Paul Asay

TV Series Review

We all come from somewhere.

Take Mildred Ratched, the tyrannical nurse made famous in One Flew Over the Cookoo’s Nest. She didn’t just materialize, fully formed, into the Salem State Hospital, doling out meds and food and toiletries with all the petty unpredictability of a petty dictator. Netflix tells us that she started her career at the superficially genteel Lucia psychiatric hospital.

But even this 1947 version of Mildred Ratched came from somewhere, as well. And her own origins are, in their own ways, as frightening as the care she provides.

Nursing a Grudge

Mildred wasn’t always a nurse, after all. She was a little girl once—one who, sadly, was given up by her parents and suffered many an abusive foster home.

But she did find a brother, if you will—a boy named Edmund who suffered shoulder to shoulder with her. Together, they survived the foster care system and made it to adulthood more or less intact. On the outside, at least.

But when Edmund kills four priests in cold blood (including his own biological father) and is sent to Lucia—a lovely little insane asylum headed by the ambitious, malpractice-prone Dr. Hanover—Mildred decides to help her brother beat the murder rap by coaching him a little.

And who better? As a military nurse during World War II, she’d seen her share of crazy. And when it comes to doing absolutely anything to help loved ones, few draw the line farther down the anything road than her. Poison a patient to get a job? Sure. Manipulate another to commit suicide? No prob. Lie? Steal? Blackmail? All in a day’s work for the good nurse.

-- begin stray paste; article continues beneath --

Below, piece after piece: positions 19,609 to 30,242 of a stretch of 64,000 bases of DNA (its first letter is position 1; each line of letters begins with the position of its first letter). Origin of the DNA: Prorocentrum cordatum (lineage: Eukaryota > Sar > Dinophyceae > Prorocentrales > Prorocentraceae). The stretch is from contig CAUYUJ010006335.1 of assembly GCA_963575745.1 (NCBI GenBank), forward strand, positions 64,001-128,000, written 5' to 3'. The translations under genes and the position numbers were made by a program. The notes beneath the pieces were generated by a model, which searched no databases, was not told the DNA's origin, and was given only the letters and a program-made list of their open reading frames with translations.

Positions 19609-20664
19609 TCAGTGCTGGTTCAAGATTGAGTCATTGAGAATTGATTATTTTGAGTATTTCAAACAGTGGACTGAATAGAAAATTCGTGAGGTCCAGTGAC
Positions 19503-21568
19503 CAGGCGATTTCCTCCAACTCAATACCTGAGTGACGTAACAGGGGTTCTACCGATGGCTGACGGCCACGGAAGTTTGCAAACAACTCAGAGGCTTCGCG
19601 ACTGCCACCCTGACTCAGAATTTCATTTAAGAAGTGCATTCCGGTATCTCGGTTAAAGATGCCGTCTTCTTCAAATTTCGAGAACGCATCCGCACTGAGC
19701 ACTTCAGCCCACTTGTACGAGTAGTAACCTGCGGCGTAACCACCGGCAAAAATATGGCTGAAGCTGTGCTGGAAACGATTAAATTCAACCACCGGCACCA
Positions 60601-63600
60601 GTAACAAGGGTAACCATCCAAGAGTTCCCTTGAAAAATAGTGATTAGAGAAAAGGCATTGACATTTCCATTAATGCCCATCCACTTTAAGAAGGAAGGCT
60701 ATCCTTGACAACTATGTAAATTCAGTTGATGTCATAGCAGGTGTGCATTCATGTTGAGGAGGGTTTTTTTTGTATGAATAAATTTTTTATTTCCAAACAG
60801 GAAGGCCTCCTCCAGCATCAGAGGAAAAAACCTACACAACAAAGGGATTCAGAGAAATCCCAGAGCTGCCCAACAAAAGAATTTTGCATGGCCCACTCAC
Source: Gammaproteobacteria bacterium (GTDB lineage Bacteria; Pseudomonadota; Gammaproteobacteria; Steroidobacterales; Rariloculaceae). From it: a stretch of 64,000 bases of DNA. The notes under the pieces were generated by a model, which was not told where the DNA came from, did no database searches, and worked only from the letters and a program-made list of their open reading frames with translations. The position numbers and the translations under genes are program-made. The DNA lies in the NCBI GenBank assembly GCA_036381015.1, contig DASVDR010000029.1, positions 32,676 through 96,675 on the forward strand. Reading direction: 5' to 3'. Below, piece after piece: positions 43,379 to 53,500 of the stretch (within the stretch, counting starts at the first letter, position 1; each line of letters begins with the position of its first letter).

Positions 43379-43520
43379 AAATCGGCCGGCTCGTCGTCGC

But as scheming and conniving as Nurse Ratched may be, others in Lucia are following their own sordid agendas as well. And even though hospitals are, ideally, places you leave once you get better, more than a few of Lucia’s patients check out in other ways.

Crazy Like a Pox

Nurse Ratched is one of pop culture’s most enduring villains. Originally created by postmodern novelist Ken Kesey in One Flew Over the Cuckoo’s Nest and further immortalized in the 1975 film (for which Louise Fletcher won an Oscar), Ratched became a metaphor for institutional corruption. And when the American Film Institute put together a list of cinema’s worst all-time villains, Ratched landed at No. 5—just behind The Wicked Witch of the West.

It feels as though in crafting this prequel version of Nurse Ratched, creator Evan Romansky and developer/producer Ryan Murphy might’ve skimmed over the first paragraph or two of the characters’ Wikipedia entry—skipping every other word or so.